© (2007). Licensed under Creative Commons.
Digital storytelling involves the basic desire for sharing one’s story, but in a way that blends audio, video, images, and other media to communicate the narrative. Incorporating digital stories in the classroom becomes an effective tool to promote an environment of media literacy and collaboration.
Using digital narratives in the classroom addresses varied needs and learning styles, and helps students communicate information while employing and embracing various learning styles (see: Multiliteracies Theory ). Digital storytelling allows students to be both creative and critical, while permitting them to experiment with a range of ideas in presentation and foster an acknowledgment of how form and media affect meaning.
Assigning a digital story in the classroom can help students articulate themselves in ways that otherwise may have been limiting, such as if an essay had been assigned instead. Yumi Matsui and Clifford Lee of the Bay Area Writing Project describe this in their video “Literacy, ELL, and Digital Storytelling: 21st Century Learning in Action,” which focuses on a digital story assignment on immigrant subjectivities.
Allowing the students to describe these experiences through digital storytelling helped them articulate these personal histories in previously incommunicable means. The assignment exposed and navigated the students through multiple literacies—such as digital literacy, literacies of experience, collaboration, and critical thought—and methods of communication to achieve the end result of effectively recounting their narratives. Fundamentally, this activity transcended the borders of the classroom, providing students with a more enduringly meaningful academic experience.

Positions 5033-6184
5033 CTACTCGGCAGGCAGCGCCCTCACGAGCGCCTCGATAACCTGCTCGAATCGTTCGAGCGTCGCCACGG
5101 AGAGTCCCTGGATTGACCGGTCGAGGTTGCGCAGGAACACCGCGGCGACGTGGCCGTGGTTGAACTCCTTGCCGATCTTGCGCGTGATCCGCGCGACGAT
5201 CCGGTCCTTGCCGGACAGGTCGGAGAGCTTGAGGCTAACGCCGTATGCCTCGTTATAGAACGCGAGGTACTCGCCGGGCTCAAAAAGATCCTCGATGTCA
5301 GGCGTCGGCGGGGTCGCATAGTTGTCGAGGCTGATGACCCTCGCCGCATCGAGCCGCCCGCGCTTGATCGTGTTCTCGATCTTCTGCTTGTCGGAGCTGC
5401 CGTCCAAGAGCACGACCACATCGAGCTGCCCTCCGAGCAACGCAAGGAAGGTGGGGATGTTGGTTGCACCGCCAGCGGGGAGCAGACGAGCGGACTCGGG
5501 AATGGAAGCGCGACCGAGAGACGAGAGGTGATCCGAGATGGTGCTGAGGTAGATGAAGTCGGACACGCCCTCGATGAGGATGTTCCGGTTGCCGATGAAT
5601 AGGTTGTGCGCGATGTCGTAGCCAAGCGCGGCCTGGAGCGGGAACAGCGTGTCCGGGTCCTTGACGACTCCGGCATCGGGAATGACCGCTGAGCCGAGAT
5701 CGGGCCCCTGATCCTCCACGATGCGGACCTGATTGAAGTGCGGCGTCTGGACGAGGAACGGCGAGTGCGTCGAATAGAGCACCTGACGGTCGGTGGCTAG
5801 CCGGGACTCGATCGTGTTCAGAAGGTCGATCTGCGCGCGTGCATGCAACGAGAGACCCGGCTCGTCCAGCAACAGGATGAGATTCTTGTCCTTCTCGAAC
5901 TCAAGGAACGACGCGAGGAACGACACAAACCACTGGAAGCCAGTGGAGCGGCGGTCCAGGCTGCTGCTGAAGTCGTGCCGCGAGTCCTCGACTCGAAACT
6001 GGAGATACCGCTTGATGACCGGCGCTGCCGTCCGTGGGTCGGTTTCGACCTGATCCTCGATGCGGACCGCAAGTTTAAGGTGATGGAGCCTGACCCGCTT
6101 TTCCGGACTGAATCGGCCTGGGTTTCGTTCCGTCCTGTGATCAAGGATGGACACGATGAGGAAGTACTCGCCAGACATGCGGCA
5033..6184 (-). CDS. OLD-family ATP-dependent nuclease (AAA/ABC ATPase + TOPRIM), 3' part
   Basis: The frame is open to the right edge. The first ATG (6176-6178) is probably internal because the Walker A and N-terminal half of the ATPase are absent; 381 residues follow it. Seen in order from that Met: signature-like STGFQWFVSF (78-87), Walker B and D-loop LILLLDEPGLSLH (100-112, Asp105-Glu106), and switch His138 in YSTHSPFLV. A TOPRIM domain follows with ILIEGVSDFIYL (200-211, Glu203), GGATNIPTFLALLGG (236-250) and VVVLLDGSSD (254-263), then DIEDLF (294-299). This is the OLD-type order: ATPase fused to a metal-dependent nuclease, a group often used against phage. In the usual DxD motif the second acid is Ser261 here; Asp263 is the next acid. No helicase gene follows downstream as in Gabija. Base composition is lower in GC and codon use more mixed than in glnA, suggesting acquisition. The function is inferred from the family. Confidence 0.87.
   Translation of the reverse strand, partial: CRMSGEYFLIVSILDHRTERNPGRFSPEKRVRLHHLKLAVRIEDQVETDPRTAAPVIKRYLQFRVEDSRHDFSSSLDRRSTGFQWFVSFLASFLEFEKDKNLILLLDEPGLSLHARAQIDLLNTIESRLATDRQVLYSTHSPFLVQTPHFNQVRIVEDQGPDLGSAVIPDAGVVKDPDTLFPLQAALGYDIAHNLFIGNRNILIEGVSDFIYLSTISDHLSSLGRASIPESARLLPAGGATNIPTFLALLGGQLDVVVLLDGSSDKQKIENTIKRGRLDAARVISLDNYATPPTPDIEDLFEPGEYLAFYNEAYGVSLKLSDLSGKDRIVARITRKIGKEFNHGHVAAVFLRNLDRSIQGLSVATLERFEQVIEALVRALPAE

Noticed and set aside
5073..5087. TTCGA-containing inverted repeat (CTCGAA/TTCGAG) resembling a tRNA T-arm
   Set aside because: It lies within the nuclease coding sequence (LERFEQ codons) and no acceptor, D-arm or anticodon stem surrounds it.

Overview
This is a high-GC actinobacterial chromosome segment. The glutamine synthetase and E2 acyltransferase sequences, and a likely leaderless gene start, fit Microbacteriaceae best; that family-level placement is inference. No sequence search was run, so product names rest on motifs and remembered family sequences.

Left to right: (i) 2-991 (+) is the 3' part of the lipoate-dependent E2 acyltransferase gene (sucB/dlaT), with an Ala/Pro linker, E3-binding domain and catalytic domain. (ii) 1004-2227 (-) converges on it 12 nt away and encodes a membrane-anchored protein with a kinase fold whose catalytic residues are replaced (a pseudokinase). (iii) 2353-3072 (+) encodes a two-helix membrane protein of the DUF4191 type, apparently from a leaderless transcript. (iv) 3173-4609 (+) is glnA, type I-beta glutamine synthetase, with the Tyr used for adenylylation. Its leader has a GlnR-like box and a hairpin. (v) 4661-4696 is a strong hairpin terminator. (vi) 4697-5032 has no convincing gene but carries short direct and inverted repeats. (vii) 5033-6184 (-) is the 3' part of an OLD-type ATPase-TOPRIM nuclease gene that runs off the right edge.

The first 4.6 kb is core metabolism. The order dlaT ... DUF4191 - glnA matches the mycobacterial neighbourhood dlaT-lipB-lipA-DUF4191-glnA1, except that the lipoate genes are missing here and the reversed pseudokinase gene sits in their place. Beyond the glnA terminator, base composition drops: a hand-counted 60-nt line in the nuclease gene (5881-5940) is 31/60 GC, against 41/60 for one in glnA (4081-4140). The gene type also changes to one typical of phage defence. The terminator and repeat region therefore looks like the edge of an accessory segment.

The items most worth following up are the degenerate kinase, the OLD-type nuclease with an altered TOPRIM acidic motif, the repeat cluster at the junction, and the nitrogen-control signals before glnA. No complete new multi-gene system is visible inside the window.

The benefits of using digital storytelling are similar to that of assigning more conventional methods of assessment such as essays or reports, but the digital story encourages students to participate more creatively. Researching, structuring, and effectually narrating are achieved, but through a process that the students may find more exciting and fulfilling. A more intuitive and responsive interaction with the project is necessary for the successful delivery of the assignment. Participation in a digital storytelling assignment requires an earnest understanding of the audience as well as the task at hand, ultimately granting the learner with a broader array of literacies.
Boss, S. (2008). Digital Storytelling: Helping Students Find Their Voice. In Edutopia. Retrieved October 5, 2012, from http://www.edutopia.org/digital-storytelling-resources
Digital Storytelling in the Classroom. (n.d.). In Prairienet. Retrieved October 5, 2012, from http://www.prairienet.org/op/stories/the-importance-of-digital-storytelling/digital-storytelling-in-the-classroom/
Literacy, ELL, and Digital Storytelling: 21st Centry Learning in Action. (2009). In National Writing Project. Retrieved September 20, 2012, from http://www.nwp.org/cs/public/print/resource/2790
New, J. (2005). How to Use Digital Storytelling in Your Classroom. In Edutopia. Retrieved October 5, 2012, from http://www.edutopia.org/use-digital-storytelling-classroom